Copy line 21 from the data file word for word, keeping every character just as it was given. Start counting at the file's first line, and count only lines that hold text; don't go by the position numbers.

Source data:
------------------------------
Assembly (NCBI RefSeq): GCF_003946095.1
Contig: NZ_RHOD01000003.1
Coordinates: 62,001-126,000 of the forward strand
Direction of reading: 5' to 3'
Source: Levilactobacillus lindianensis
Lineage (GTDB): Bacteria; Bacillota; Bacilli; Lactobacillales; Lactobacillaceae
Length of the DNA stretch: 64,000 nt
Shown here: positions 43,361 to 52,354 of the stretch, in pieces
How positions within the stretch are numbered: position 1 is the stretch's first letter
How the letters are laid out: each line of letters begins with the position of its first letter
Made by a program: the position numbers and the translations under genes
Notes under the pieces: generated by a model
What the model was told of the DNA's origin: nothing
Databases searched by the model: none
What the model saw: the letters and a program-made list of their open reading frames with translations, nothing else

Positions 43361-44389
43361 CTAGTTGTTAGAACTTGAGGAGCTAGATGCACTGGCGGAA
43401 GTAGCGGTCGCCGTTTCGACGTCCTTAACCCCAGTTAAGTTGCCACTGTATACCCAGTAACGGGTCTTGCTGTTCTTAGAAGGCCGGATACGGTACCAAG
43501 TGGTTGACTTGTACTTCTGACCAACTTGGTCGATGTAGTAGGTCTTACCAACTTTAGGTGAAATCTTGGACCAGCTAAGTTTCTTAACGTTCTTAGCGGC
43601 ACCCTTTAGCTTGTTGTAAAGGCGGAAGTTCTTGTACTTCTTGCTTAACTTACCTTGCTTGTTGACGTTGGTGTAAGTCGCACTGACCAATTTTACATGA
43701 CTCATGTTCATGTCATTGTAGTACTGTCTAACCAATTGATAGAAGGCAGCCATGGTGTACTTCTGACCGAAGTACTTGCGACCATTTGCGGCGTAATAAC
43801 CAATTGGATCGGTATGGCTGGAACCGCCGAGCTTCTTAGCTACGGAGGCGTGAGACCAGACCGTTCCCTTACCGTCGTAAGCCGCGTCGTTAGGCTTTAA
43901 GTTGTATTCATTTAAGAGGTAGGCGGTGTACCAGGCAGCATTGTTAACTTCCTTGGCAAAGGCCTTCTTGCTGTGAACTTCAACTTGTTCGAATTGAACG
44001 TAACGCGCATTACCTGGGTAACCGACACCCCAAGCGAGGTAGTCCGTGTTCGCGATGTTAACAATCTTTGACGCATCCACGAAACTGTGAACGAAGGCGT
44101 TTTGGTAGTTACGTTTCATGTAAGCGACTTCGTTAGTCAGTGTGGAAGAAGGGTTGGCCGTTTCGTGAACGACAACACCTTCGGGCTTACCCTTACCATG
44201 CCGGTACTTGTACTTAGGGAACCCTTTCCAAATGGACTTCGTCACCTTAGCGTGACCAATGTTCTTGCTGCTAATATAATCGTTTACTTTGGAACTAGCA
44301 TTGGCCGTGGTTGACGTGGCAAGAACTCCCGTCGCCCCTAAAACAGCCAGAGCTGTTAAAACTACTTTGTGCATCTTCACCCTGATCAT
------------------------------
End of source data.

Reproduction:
43701 CTCATGTTCATGTCATTGTAGTACTGTCTAACCAATTGATAGAAGGCAGCCATGGTGTACTTCTGACCGAAGTACTTGCGACCATTTGCGGCGTAATAAC